But the Duchess is, at best, an average woman in a world controlled primarily by men; she lacks her daughter's intelligence and stubborn spirit. And so she, too, is trapped.


King Leopold encourages his young nephew, Albert (Rupert Friend), to visit and become acquainted with Victoria. Their initial meeting is stiff and uncomfortable; she giggles at the glaringly obvious way he has been coached to admire her favorite things. But the situation thaws when Albert goes "off book" and allows a bit of his own self to emerge; it then becomes apparent  both to Victoria, and to us  that Albert is just as tired of being manipulated by relatives.

Fellowes employs chess as an ongoing metaphor: Victoria and Albert play a game during his first visit, and she confesses to feeling like little more than a pawn on a much larger board.

"Then you had better master the rules of the game until you play it better than they can," he replies, with wisdom that belies his youth.

"You don't recommend I find a husband to play it for me?" she asks, clearing testing him.

"I should find one to play it with you, not for you," Albert answers, not missing a beat.

Ah, if only we mere mortals could have conversations of such wit and subtlety.

Young Victoria and Albert are an intriguing match: Both are intelligent and appropriately wary, but while she is governed more by conviction and occasional rashness, he's much more likely to consider the bigger picture. She'll take action before perceiving the consequences; he'll weigh the consequences before taking action.

This comes through in the performances, as well. Blunt, a steely eyed spitfire, puts just the right blend of veiled suggestion and crisp authority into her every word. At the same time, she successfully fulfills this film's primary mandate: to show Victoria not as the "widow of Windsor," forever dressed in black  the elderly image superimposed on her entire reign  but as a sparkling and vivacious young woman who loves music and dance, and chafes at her restricted life.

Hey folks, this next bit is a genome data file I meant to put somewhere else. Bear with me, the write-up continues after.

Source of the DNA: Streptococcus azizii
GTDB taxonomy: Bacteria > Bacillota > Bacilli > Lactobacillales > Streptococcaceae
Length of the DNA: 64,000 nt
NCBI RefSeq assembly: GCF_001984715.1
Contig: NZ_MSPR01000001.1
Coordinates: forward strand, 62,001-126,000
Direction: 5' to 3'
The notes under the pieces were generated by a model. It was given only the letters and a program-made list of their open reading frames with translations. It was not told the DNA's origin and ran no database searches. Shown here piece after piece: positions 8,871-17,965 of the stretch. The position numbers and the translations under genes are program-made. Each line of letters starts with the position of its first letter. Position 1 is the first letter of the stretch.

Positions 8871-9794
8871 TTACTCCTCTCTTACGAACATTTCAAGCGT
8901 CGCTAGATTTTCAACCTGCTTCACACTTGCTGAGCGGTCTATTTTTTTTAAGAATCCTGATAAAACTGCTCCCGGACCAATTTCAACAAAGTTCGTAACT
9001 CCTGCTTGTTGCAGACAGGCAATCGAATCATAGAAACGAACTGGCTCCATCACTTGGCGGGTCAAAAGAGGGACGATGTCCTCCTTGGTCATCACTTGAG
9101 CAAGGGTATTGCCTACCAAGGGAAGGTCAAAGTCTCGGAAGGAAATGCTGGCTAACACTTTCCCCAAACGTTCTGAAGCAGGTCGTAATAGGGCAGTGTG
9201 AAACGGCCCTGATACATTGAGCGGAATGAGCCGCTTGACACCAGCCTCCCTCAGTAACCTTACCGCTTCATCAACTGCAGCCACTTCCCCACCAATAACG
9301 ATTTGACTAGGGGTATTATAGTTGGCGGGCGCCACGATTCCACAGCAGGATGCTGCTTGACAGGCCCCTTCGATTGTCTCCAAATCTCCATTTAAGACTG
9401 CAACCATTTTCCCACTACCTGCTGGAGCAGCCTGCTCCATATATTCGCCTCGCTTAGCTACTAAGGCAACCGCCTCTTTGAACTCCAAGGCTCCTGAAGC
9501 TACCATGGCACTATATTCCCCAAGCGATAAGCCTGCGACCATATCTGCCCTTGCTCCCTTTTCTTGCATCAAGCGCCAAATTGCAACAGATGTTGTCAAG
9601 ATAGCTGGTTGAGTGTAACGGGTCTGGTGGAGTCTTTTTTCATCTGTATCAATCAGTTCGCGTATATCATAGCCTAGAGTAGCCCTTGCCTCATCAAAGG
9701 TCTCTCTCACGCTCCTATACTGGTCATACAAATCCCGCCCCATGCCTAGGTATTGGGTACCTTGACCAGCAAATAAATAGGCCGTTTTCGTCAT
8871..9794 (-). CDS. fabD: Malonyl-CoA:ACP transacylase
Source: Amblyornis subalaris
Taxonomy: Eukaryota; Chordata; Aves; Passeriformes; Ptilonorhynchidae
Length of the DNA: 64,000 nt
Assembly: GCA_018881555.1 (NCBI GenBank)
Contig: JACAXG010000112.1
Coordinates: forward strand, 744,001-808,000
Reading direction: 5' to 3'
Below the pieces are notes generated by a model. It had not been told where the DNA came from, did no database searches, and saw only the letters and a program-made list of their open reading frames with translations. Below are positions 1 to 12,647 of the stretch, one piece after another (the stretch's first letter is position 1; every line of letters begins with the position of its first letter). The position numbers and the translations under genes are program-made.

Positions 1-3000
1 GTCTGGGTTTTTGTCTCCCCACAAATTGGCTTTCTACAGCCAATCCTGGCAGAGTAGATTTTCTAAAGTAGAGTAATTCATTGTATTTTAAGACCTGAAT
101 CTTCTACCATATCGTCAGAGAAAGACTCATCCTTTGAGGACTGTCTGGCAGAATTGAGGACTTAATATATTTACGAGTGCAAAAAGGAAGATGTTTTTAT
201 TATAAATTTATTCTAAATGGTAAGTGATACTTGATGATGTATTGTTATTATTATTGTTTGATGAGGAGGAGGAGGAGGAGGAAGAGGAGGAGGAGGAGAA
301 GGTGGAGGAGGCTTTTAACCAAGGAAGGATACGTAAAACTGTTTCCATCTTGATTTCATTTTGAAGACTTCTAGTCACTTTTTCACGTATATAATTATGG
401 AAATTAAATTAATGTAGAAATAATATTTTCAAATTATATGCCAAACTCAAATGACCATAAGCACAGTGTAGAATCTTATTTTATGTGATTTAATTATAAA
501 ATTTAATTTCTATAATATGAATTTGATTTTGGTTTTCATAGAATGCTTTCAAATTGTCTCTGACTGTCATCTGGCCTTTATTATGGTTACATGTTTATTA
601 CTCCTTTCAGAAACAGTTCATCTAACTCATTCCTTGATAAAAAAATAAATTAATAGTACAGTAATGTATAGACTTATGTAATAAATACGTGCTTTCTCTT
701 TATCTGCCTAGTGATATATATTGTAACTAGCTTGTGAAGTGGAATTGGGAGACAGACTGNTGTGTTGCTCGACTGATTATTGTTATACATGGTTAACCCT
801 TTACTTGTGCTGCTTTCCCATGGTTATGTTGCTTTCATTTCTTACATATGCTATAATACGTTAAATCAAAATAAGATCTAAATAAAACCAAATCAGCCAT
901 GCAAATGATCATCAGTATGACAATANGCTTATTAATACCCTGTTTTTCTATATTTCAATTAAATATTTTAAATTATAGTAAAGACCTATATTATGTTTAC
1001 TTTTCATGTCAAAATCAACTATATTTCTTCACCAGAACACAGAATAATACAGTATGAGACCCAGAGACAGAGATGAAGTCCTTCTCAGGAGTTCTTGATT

Fellowes and Vallee also make telling observations regarding the cult of instant celebrity: Victoria went from seclusion and virtual house arrest, in the blink of an eye, to becoming the most famous woman in the 19th century world. She doesn't respond well to this giddy change  who could?  and we begin to wonder if she'll survive even her first year on the throne.

Friend, well remembered as the roguish Mr. Wickham in the 2005 production of Pride and Prejudice, is a much quieter study here. The actor seems to take the film's chess metaphor quite seriously, for his mostly cool demeanor suggests an analytical mind generally several moves ahead of everybody else. At the same time, Friend's Albert is a young man most decidedly in love, and desperate for a means to win similar affections from Victoria.

Bettany comes close to stealing Blunt's thunder, on several occasions, as the Machiavellian Melbourne. Bettany skillfully conveys the many layers of this complex and successful political animal; Melbourne clearly deserves a well-written film of his own.

Broadbent makes a strong impression in his brief appearance as the petulant and short-tempered King William, and Michael Maloney is similarly memorable in his few scenes as Sir Robert Peel, Lord Melbourne's political arch-rival.

Hagen Bogdanski's cinematography is as lush as the palace settings, and as vibrantly colorful as the sumptuous costumes by two-time Academy Award winner Sandy Powell (for Shakespeare in Love and The Aviator). Victoria's young bird may be trapped in its cage, but it's a particularly lovely cage.

Although this film's broad strokes are established historical fact, we delight in imagining the intimate details  the confidential conversations, the inner thoughts spoken aloud during private moments  of people who became so powerful. The success of such a narrative depends on the degree to which the director, screenwriter and actors persuade us that these characters could  or should  have conducted themselves in such a manner.

In that respect, then, The Young Victoria is both persuasive and thoroughly entertaining: as rich, respectful and intelligent a regal portrait as 2006's The Queen. And if Blunt has yet to achieve Helen Mirren's acting chops, she's certainly well on her way.